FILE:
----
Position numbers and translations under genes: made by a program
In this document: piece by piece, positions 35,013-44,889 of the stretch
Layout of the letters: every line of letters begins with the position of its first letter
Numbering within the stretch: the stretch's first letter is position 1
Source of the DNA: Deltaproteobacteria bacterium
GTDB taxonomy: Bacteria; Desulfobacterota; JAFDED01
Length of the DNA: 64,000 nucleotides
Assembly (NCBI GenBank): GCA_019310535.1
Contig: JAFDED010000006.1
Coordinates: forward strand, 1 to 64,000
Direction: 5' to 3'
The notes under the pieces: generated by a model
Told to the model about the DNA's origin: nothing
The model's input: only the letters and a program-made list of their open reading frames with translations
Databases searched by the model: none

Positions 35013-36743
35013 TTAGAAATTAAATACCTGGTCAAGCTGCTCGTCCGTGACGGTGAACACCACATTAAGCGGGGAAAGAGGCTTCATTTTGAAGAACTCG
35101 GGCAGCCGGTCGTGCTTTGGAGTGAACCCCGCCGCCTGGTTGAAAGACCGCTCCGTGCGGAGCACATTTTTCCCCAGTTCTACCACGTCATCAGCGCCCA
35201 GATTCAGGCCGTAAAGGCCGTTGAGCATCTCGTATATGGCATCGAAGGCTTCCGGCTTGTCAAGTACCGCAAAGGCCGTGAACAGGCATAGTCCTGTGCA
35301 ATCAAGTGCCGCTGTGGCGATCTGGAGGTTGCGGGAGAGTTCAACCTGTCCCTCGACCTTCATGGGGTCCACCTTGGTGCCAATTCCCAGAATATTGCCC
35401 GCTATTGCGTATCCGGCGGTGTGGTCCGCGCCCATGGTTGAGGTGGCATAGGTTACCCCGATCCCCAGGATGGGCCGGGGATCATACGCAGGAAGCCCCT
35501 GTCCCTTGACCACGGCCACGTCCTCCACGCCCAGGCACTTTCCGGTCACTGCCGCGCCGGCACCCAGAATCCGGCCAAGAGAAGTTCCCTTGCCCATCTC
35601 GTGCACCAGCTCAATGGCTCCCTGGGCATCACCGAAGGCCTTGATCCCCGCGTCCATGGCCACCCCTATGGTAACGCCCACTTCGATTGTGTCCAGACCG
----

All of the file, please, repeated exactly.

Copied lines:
Position numbers and translations under genes: made by a program
In this document: piece by piece, positions 35,013-44,889 of the stretch
Layout of the letters: every line of letters begins with the position of its first letter
Numbering within the stretch: the stretch's first letter is position 1
Source of the DNA: Deltaproteobacteria bacterium
GTDB taxonomy: Bacteria; Desulfobacterota; JAFDED01
Length of the DNA: 64,000 nucleotides
Assembly (NCBI GenBank): GCA_019310535.1
Contig: JAFDED010000006.1
Coordinates: forward strand, 1 to 64,000
Direction: 5' to 3'
The notes under the pieces: generated by a model
Told to the model about the DNA's origin: nothing
The model's input: only the letters and a program-made list of their open reading frames with translations
Databases searched by the model: none

Positions 35013-36743
35013 TTAGAAATTAAATACCTGGTCAAGCTGCTCGTCCGTGACGGTGAACACCACATTAAGCGGGGAAAGAGGCTTCATTTTGAAGAACTCG
35101 GGCAGCCGGTCGTGCTTTGGAGTGAACCCCGCCGCCTGGTTGAAAGACCGCTCCGTGCGGAGCACATTTTTCCCCAGTTCTACCACGTCATCAGCGCCCA
35201 GATTCAGGCCGTAAAGGCCGTTGAGCATCTCGTATATGGCATCGAAGGCTTCCGGCTTGTCAAGTACCGCAAAGGCCGTGAACAGGCATAGTCCTGTGCA
35301 ATCAAGTGCCGCTGTGGCGATCTGGAGGTTGCGGGAGAGTTCAACCTGTCCCTCGACCTTCATGGGGTCCACCTTGGTGCCAATTCCCAGAATATTGCCC
35401 GCTATTGCGTATCCGGCGGTGTGGTCCGCGCCCATGGTTGAGGTGGCATAGGTTACCCCGATCCCCAGGATGGGCCGGGGATCATACGCAGGAAGCCCCT
35501 GTCCCTTGACCACGGCCACGTCCTCCACGCCCAGGCACTTTCCGGTCACTGCCGCGCCGGCACCCAGAATCCGGCCAAGAGAAGTTCCCTTGCCCATCTC
35601 GTGCACCAGCTCAATGGCTCCCTGGGCATCACCGAAGGCCTTGATCCCCGCGTCCATGGCCACCCCTATGGTAACGCCCACTTCGATTGTGTCCAGACCG